|07-03-2014 10:20 PM|
Don't do anything until you get the thyroid levels balanced and he starts recovering. Many dogs do not respond well to the generic thyroid meds, so I would start with a name brand to make sure that it is working. Give the thryoid supplements twice a day, and away from food.
If you send to Dodds' for testing, it's much cheaper if you mail it in yourself.
With a thyroid that low, I would not expect your thryoid meds to be causing that significant of a drop by itself.
I personally believe that anti-fungals mess with the thryoid more, but there's not a lot of literature to back that up.
|06-27-2014 01:26 PM|
|asja||You could also try adding coconut oil to his food (virgin unrefined cold-pressed). It really seems to help. My dog has grown thick beautiful fur.|
|06-27-2014 12:32 AM|
Have you tried Starch free food, as in, RAW...zero starches/sugars - grains, milk etc. etc.
|06-26-2014 08:16 AM|
I know nothing about thyroid issues. But have you tried any grain free foods?
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|06-26-2014 06:47 AM|
To preface, the vet said result was 0.2 in her message but when I talked to another one today, she referenced it as being 0.5. I don't know what happened there but it's still really low.
Try to keep in mind that I am just going by what his vet has told me and the little I've been able to find about it online. Like I said, I am ignorant in this area. I am trying my best to gather all info possible and not just act out of fear or whatever, but also have serious health problems of my own and that dictates everything. I am not going to be as knowledgeable or involved as some of you here seem to be. It's not possible, so please do not preach at me or expect me to know a lot about this. I am still learning. And to note, Dallas was part of this family prior to my own dx. Not that it's anyone's business but I've had some 'jump' at the chance to label me irresponsible for taking on this responsibility on top of ailing myself. That was not the case.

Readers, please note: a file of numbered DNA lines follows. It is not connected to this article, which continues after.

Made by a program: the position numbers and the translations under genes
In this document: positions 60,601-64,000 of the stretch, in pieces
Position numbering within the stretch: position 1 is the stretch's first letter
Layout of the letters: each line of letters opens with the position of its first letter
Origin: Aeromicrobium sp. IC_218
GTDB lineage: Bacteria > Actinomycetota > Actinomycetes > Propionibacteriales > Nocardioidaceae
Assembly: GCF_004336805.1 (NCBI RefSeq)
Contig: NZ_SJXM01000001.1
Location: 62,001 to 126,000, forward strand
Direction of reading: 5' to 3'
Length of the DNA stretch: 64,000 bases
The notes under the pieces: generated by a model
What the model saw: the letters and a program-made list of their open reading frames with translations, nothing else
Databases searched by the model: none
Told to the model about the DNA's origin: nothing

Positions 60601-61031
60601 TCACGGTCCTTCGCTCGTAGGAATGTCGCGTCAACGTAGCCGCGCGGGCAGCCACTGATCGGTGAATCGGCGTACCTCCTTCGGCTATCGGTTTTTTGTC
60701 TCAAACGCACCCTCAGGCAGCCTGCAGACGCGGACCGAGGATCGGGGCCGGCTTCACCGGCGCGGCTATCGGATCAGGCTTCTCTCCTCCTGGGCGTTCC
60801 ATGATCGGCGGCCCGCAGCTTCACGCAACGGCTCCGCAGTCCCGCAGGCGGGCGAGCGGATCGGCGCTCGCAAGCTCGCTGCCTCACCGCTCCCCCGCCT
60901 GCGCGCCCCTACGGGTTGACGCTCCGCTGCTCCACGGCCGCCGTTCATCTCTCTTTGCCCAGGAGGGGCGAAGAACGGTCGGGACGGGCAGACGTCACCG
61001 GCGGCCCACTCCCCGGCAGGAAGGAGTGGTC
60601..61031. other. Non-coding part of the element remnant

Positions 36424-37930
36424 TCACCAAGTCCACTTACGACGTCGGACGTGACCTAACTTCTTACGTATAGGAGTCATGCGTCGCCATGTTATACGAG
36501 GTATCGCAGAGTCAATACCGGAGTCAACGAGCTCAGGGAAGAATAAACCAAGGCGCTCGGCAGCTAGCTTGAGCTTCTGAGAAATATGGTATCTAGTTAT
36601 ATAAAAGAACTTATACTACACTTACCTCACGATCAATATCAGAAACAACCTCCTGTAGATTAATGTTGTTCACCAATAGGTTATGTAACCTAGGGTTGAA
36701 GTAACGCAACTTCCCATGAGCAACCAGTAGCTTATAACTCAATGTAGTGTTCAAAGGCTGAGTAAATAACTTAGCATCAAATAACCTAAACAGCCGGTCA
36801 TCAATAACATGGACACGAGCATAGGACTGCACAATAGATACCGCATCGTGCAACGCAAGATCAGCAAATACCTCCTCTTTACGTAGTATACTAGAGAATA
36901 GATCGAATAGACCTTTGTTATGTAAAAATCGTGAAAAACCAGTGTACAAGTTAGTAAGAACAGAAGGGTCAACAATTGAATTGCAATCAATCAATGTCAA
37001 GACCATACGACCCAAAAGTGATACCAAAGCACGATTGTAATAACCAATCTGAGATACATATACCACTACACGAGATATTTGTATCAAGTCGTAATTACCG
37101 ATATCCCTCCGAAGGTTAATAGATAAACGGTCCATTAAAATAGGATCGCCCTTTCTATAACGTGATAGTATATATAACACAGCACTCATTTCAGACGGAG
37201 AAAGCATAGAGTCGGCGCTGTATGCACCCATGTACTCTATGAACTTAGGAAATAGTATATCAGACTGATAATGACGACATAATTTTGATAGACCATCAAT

Thank you for the therapeutic info. I will take a look at it. Incidentally, the tech sent me home with a cat collar rather than one for a dog, which I didn't notice until getting home. Since I also have a somewhat neurotic cat, I just put it on her and will look for something more suitable for Dallas.
1. We are aware of the secondary yeast infection and continue treating it with round two of the original meds prescribed, excluding the antibiotic and adding ointment for his ears this time around. Maybe that wasn't clear in my previous post.
2. We are not in a 'rush' to neuter but when speaking with the vet, she did support the idea to do it sooner rather than later because of his age. She said it will be harder post-op because we've waited so long already. She told me to expect to have him crated and leashed for a little while post-op, and that hematoma is possible. I need to focus on keeping him down and healing, which will be hard. We had discussed this issue prior to any testing and it has been a major concern of mine for some time. Because of all the testing and multiple visits, it's likely the actual surgery won't happen for another month anyway, just to be able to afford it, not to mention the actual scheduling time. It's not like I'm going to call and get him in the very next day...